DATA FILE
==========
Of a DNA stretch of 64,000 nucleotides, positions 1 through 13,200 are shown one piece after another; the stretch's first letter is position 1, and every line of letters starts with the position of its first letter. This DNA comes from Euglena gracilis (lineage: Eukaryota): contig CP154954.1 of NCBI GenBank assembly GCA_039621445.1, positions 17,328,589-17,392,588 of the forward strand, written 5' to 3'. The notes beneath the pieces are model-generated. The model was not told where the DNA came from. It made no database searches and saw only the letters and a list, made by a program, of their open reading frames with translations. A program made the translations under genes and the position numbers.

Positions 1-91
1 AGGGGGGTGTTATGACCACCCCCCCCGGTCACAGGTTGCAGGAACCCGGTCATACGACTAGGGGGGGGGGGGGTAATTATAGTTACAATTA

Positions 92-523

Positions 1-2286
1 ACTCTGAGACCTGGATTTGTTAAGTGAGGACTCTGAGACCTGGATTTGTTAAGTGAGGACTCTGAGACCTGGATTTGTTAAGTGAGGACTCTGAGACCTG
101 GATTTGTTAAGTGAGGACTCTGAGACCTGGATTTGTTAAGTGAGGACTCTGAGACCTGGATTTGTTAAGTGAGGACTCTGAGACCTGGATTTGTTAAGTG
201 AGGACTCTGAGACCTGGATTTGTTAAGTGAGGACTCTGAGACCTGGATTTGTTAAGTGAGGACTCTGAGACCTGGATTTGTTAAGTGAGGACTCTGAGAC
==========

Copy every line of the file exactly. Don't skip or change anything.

Of a DNA stretch of 64,000 nucleotides, positions 1 through 13,200 are shown one piece after another; the stretch's first letter is position 1, and every line of letters starts with the position of its first letter. This DNA comes from Euglena gracilis (lineage: Eukaryota): contig CP154954.1 of NCBI GenBank assembly GCA_039621445.1, positions 17,328,589-17,392,588 of the forward strand, written 5' to 3'. The notes beneath the pieces are model-generated. The model was not told where the DNA came from. It made no database searches and saw only the letters and a list, made by a program, of their open reading frames with translations. A program made the translations under genes and the position numbers.

Positions 1-91
1 AGGGGGGTGTTATGACCACCCCCCCCGGTCACAGGTTGCAGGAACCCGGTCATACGACTAGGGGGGGGGGGGGTAATTATAGTTACAATTA

Positions 92-523

Positions 1-2286
1 ACTCTGAGACCTGGATTTGTTAAGTGAGGACTCTGAGACCTGGATTTGTTAAGTGAGGACTCTGAGACCTGGATTTGTTAAGTGAGGACTCTGAGACCTG
101 GATTTGTTAAGTGAGGACTCTGAGACCTGGATTTGTTAAGTGAGGACTCTGAGACCTGGATTTGTTAAGTGAGGACTCTGAGACCTGGATTTGTTAAGTG
201 AGGACTCTGAGACCTGGATTTGTTAAGTGAGGACTCTGAGACCTGGATTTGTTAAGTGAGGACTCTGAGACCTGGATTTGTTAAGTGAGGACTCTGAGAC